• Commenting admittedly on only one days’ trading, CGA reports that ‘sales at Britain’s restaurants, pubs and bars were up by a quarter on pre-COVID levels as consumers returned with enthusiasm for the first day of inside service on Monday (17 May).’ It says ‘reopened managed venues’ average sales were 24.9% higher than on the equivalent Monday in May 2019. Food sales jumped 29.6% as consumers took advantage of the opportunity to eat inside again for the first time this year in England and Wales, while drinks sales were up by 21.2%.’ CGA had already commented on outdoor trading, saying that the first two weeks were good but, as the weather worsened, the last three weeks of outside trading were ‘more difficult’.
• CGA makes the good point that, with only around a third of units open for outside trading, for the majority of hospitality sites (if not operators), this has been the first near-normal week of trading this year. CGA says ‘consumers have been waiting a very long time to get back inside restaurants, pubs and bars, and Monday’s trading was a sign of how much Britain’s hospitality industry has been missed. Venues still face some tough restrictions, and in the case of late night bars, nightclubs and venues with limited space, remain closed completely. But after a very difficult start to 2021, Monday was a very welcome step on the roadmap to recovery, however, there is still a long way to go and continued support for the sector will be necessary.’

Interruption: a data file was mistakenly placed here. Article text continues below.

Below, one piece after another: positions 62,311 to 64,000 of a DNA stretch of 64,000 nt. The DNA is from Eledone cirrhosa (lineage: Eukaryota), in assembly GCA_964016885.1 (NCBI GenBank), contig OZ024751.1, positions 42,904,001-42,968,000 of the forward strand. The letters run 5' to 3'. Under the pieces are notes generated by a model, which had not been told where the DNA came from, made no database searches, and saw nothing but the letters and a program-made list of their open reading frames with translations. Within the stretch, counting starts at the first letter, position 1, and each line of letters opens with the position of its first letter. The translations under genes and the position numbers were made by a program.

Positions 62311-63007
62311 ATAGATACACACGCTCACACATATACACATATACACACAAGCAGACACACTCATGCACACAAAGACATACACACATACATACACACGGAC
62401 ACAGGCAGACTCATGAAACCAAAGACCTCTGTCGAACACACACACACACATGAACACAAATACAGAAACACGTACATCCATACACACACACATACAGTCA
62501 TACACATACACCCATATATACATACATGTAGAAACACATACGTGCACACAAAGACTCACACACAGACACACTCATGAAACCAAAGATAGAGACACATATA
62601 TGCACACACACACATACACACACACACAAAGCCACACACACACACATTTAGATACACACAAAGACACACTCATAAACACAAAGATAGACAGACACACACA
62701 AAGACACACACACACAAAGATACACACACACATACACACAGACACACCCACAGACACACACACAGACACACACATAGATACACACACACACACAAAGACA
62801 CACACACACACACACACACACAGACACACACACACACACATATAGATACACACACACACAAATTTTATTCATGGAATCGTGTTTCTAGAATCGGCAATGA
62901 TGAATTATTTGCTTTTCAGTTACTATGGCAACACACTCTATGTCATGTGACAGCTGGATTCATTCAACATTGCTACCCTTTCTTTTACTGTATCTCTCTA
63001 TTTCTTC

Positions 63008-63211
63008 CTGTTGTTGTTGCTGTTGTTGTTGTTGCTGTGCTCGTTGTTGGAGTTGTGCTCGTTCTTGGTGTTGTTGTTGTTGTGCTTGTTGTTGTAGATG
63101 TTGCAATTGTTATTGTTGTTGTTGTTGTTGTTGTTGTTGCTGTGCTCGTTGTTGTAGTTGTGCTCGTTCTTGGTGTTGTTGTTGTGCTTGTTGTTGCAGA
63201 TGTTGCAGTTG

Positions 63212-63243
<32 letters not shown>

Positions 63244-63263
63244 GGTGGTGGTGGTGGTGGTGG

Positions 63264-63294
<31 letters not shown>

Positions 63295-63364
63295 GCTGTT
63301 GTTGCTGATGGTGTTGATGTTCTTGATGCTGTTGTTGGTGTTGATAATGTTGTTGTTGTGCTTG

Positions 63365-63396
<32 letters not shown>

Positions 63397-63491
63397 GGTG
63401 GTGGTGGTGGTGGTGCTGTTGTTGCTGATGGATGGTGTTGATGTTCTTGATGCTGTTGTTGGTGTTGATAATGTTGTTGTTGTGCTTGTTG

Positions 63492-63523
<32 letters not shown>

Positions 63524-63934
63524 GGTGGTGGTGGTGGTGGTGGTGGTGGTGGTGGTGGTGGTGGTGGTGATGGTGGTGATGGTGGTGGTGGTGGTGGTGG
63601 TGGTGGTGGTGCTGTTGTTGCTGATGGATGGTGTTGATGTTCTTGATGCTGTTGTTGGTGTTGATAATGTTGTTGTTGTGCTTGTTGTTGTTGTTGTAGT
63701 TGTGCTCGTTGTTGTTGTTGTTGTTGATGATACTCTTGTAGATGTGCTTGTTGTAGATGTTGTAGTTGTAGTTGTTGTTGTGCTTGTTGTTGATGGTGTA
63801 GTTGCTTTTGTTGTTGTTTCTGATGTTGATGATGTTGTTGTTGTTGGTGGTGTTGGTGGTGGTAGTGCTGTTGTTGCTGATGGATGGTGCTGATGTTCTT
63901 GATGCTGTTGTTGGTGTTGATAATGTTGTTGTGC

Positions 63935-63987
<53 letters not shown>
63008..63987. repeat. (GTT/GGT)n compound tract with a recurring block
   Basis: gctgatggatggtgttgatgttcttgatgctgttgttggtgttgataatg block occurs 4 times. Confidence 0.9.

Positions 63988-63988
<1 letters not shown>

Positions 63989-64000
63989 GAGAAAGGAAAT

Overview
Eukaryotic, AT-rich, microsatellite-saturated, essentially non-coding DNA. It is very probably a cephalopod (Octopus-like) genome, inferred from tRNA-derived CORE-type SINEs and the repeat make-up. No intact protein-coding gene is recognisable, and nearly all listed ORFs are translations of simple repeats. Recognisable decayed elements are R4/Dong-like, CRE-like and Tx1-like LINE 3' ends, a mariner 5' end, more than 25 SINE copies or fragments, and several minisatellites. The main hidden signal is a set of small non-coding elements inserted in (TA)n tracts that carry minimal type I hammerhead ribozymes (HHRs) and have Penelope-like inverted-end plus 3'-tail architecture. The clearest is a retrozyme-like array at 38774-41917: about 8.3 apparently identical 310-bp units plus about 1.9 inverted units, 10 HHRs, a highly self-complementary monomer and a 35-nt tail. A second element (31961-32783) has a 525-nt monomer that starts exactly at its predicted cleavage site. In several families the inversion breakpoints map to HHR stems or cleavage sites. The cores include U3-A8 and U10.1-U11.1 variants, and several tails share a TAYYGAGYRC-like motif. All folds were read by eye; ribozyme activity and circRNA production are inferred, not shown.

• The report includes a comment from UKH, which adds ‘these numbers are a welcome reminder that the sector is much-loved by its customers and Monday was the first time many venues had opened since December – five long, hard months with no revenue. As we’ve seen previously, we often see a reopening bounce in sales, followed by a dip, so we hope these positive figures continue in the coming weeks. It is critical that Government restores consumer confidence in hospitality and restores our ability to trade profitably by removing all restrictions on June 21st as planned – let’s not forget that all of these businesses which are open are still making a loss until they do.’ The BBPA adds ‘this is an encouraging first day back for trade inside our pubs, but there is long way to go yet, and the coming months are critical. Continued support from pub goers by visiting their local, as well as
• Langton comment: We don’t believe you can draw much of a conclusion from one day’s trading other than, as we have previously commented, did the tills work and did the beer and food and staff turn up on time. Indeed, removing this ‘ring rust’ was, we have said for some time, one of the main reasons that it would have made sense to reopen even marginal units when trading was allowed outside only.